CPR: Carp in Pond Resuscitation

This is a very long and finny (ha ha) story!

One cold and icy spring morning, I went out to check my fishpond for its awakening inhabitants. The weather had been milder for several days prior and the fish had been surfacing to check for food. To my upset and dismay, one of my pond pets was missing. I live in the country so wildlife is not uncommon in my backyard. I thought that perhaps a cat or racoon had a midnight snack of my fish. I searched the foliage surrounding the pond with a glimmer of hope that perhaps this fish had become too active and leapt out of the water. Nothing! Leaving the pond for several minutes, I returned for one last inspection …..Nothing! Wait … from the corner of my eye I caught the glint of beautiful golden scales on the patio several feet away.

Immediately I rushed to my fish and found him lifeless and cold (would a pond gold fish ever be warm?).

My mind quickly went into action. Being an outdoors-y sort of gal, knowing a bit about Mother Nature, and being a CPR instructor, I realized I could perhaps save my scaly little friend if I acted fast. So began my C(arp) in P(ond) R(esusitation). I seized his cold and lifeless body and began to move him through the pond, forcing water (his oxygen and life source) through his gills. Several minutes had elapsed since my discovery of the missing fish. The weather had now begun a slow and icy drizzle, yet I kept on with my rescue. Over and over I pushed him gently through the water. Even with no sign of recovery, I remained undaunted. Over and over. Suddenly I noticed a slight wave of a fin! Had I imagined it? I continued. By this time I was rather cold and icy, yet spurred on by the possibility of restoring his life. After several more moments I began to see definite signs of life and he even started to swim on his own once again. Although he swam slightly tipped to the right, (which I feel was perhaps due to the lack of oxygen to his brain in those first several minutes before is CPR began) he revived!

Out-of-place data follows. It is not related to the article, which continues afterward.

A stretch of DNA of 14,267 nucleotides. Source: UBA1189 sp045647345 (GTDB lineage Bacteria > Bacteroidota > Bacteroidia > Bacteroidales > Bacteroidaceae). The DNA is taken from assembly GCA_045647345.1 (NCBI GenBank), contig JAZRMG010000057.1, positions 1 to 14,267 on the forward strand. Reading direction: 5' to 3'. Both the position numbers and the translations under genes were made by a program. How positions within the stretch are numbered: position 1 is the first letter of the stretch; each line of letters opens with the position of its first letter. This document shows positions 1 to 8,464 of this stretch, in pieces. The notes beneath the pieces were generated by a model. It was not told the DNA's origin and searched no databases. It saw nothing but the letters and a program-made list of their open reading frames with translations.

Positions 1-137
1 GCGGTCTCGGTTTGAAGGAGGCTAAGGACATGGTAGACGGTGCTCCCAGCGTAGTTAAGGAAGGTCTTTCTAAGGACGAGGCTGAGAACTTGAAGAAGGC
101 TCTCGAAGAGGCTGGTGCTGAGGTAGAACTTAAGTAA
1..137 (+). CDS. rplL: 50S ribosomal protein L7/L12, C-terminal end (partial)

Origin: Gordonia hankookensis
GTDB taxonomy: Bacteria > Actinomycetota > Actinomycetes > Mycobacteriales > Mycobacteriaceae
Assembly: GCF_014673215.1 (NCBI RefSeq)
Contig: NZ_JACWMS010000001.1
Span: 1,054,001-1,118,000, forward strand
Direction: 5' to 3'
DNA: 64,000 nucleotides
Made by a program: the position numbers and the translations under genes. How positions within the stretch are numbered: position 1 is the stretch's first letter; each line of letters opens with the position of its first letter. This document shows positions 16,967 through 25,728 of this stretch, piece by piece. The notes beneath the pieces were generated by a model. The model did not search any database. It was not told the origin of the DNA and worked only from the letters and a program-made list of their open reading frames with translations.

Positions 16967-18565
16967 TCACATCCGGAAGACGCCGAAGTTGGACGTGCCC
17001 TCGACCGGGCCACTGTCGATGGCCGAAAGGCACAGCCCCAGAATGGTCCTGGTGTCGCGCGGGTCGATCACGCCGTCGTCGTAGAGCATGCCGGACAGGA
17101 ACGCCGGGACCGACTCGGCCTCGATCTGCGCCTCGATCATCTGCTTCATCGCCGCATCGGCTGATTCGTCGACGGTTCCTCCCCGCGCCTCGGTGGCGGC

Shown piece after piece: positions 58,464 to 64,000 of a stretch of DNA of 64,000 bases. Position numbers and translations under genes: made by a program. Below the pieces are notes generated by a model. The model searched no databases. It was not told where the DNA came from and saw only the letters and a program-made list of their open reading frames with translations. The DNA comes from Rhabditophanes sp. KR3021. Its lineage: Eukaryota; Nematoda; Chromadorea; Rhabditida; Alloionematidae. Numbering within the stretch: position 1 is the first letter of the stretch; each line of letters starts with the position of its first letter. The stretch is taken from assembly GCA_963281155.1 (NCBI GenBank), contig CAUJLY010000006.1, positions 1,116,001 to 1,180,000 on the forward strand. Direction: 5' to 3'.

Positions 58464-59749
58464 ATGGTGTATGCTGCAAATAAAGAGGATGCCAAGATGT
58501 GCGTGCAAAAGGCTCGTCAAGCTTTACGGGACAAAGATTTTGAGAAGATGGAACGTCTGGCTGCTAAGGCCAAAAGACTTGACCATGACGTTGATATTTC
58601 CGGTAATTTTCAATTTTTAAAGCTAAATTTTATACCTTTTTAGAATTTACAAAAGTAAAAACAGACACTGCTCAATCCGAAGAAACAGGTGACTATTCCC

The fish still lives in that pond many years later and, yes, he is still tipped to the right, but he is here nonetheless because I chose to be his Good Samaritan and didn’t give up on him!

By Anita Fiorentino

Anita is Heart Niagara’s Lead CPR Instructor and has worked for Heart Niagara for over 10 years. Anita regularly teaches community CPR and AED courses as well as youth through the Healthy Heart Schools Program.


Disclaimer: The views and opinions expressed in blog entries are those of the author(s) and do not necessarily reflect the official policy or position of Heart Niagara.

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